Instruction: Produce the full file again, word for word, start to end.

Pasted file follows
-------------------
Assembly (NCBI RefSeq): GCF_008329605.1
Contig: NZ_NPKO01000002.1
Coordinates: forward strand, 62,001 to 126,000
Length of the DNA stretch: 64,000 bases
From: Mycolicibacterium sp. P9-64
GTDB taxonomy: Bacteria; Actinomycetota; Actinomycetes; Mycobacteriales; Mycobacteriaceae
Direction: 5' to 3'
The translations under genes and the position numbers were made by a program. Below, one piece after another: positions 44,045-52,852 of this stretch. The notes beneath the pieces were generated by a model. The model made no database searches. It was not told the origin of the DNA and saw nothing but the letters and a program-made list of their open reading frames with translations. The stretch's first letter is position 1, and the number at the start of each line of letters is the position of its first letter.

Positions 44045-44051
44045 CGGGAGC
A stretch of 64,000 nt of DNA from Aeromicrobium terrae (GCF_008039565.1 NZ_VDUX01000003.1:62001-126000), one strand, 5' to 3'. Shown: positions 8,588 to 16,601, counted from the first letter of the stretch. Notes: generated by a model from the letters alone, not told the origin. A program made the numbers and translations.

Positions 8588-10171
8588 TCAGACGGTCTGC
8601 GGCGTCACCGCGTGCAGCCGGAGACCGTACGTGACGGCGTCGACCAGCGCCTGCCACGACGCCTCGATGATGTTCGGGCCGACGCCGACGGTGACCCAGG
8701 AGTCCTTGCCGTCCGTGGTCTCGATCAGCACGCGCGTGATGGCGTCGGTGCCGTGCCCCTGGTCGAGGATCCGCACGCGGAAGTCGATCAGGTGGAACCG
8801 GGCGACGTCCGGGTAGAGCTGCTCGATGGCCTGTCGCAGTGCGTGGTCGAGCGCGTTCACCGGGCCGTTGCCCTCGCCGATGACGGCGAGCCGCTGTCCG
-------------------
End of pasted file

Assembly (NCBI RefSeq): GCF_008329605.1
Contig: NZ_NPKO01000002.1
Coordinates: forward strand, 62,001 to 126,000
Length of the DNA stretch: 64,000 bases
From: Mycolicibacterium sp. P9-64
GTDB taxonomy: Bacteria; Actinomycetota; Actinomycetes; Mycobacteriales; Mycobacteriaceae
Direction: 5' to 3'
The translations under genes and the position numbers were made by a program. Below, one piece after another: positions 44,045-52,852 of this stretch. The notes beneath the pieces were generated by a model. The model made no database searches. It was not told the origin of the DNA and saw nothing but the letters and a program-made list of their open reading frames with translations. The stretch's first letter is position 1, and the number at the start of each line of letters is the position of its first letter.

Positions 44045-44051
44045 CGGGAGC
A stretch of 64,000 nt of DNA from Aeromicrobium terrae (GCF_008039565.1 NZ_VDUX01000003.1:62001-126000), one strand, 5' to 3'. Shown: positions 8,588 to 16,601, counted from the first letter of the stretch. Notes: generated by a model from the letters alone, not told the origin. A program made the numbers and translations.

Positions 8588-10171
8588 TCAGACGGTCTGC
8601 GGCGTCACCGCGTGCAGCCGGAGACCGTACGTGACGGCGTCGACCAGCGCCTGCCACGACGCCTCGATGATGTTCGGGCCGACGCCGACGGTGACCCAGG
8701 AGTCCTTGCCGTCCGTGGTCTCGATCAGCACGCGCGTGATGGCGTCGGTGCCGTGCCCCTGGTCGAGGATCCGCACGCGGAAGTCGATCAGGTGGAACCG
8801 GGCGACGTCCGGGTAGAGCTGCTCGATGGCCTGTCGCAGTGCGTGGTCGAGCGCGTTCACCGGGCCGTTGCCCTCGCCGATGACGGCGAGCCGCTGTCCG